Skip to main content

Investment Ideas SNC-Lavalin is crushing the returns of the TSX and many see more upside

SNC is among the finalists to build the Gordie Howe International Bridge between Detroit and Windsor, Ont.

Dave Chidley/AP

SNC-Lavalin Group Inc., the Canadian construction company that spent decades building roads, smelters and power plants from Alaska to Australia, has its sights on a piece of the $120-billion infrastructure spending boom planned in its home country.

At least 10 rail and public transit projects in cities from Toronto to Calgary are in the planning stages, turning Canada into an "incredible market," according to Ian Edwards, president of SNC's infrastructure unit. The company has the expertise for such contracts, having built systems such as the Canada Line rapid-transit project in Vancouver.

The spending boost by Prime Minister Justin Trudeau is adding to investor optimism that SNC chief executive officer Neil Bruce will almost double the pretax profit margin to 7 per cent in the engineering and construction unit by the end of next year. The builder climbed last week to the highest since September, 2014, when shares started a long decline because of weak results and tumbling oil prices.

Story continues below advertisement

"There's more upside here," Anthony Zicha, an analyst at Scotiabank, said by telephone from Montreal. "I don't think the stock reflects the potential of future infrastructure contracts that SNC is going to bid on."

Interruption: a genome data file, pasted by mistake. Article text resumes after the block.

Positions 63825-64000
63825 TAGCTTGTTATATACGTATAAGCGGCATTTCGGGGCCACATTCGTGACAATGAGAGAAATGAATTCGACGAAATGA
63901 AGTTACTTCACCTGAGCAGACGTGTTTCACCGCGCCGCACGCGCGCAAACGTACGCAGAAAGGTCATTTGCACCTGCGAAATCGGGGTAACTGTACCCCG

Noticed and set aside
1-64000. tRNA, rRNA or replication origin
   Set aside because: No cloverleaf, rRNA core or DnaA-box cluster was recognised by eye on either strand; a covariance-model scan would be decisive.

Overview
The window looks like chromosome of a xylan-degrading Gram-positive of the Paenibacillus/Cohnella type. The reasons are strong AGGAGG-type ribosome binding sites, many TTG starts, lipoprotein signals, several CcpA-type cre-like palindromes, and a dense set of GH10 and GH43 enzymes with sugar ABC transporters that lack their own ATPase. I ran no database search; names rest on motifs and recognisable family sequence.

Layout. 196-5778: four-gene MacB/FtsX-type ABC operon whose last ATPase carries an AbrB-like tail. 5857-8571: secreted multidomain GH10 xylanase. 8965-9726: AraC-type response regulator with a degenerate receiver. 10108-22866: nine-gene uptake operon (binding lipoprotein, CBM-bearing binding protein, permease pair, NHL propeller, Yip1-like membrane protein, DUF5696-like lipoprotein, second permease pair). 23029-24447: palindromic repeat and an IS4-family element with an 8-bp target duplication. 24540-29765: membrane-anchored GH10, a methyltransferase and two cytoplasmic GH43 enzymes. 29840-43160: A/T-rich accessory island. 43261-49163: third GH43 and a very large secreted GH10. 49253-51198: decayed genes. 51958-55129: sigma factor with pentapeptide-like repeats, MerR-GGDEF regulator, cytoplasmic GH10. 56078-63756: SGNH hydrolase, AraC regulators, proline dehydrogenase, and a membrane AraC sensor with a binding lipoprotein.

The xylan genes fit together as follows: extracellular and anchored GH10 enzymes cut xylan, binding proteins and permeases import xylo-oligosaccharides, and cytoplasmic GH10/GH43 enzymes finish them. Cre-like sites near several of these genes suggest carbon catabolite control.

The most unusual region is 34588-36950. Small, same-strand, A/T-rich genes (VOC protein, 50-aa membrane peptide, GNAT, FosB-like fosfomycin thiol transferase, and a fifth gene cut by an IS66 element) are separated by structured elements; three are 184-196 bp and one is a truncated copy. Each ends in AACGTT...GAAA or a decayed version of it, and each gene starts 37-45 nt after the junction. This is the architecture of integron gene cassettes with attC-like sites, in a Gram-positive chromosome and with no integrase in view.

SNC has climbed 25 per cent this year to $51.35. That's three times the gain of the S&P/TSX composite index and double the advance of the nearest construction rival, Aecon Group Inc. SNC had earlier been tarred by a corruption scandal involving former CEO Pierre Duhaime, who quit in March, 2012, and was later charged with fraud. He's still awaiting trial and none of the allegations have been proven in court.

SNC is among the finalists to build the Gordie Howe International Bridge between Detroit and Windsor, Ont., which may carry a price tag of more than $4-billion. It's also in the running for the Toronto area's Finch West light-rail transit system, which is valued at about $1.2-billion by Yuri Lynk, an analyst at Canaccord Genuity.

In all, Montreal-based SNC could bid on at least $16-billion of work in its home country, Mr. Lynk said.

"The next decade in Canada is really all about transport infrastructure – it's rail, it's road, it's replacement of bridges," Mr. Edwards said in an interview at SNC headquarters. "Over the next 10 years you should see an almost exponential increase in spending."

Mr. Trudeau's infrastructure pledge includes about $12-billion in new cash over five years for quick turnaround projects such as public transit upgrades, investments in water systems and affordable housing. The government will begin spending on longer-term projects – what it calls Phase 2 of its plan – starting in 2018, with new expenditures peaking in 2025 at almost $10-billion.

For SNC, infrastructure generated first-quarter sales of $577-million, or 29 per cent of revenue. About 41 per cent of the company's backlog of future work, or $5.5-billion, is tied to the unit that Mr. Edwards runs.

Story continues below advertisement

SNC will have to fend off plenty of rivals. WSP Global Inc. plans to bid on future contracts and transport projects are "right in our sweet spot," said Isabelle Adjahi, a spokeswoman for the Montreal-based company. Spain's Acciona SA, Toronto-based Aecon and Stantec Inc. of Edmonton are also among the likely participants, according to representatives for the companies.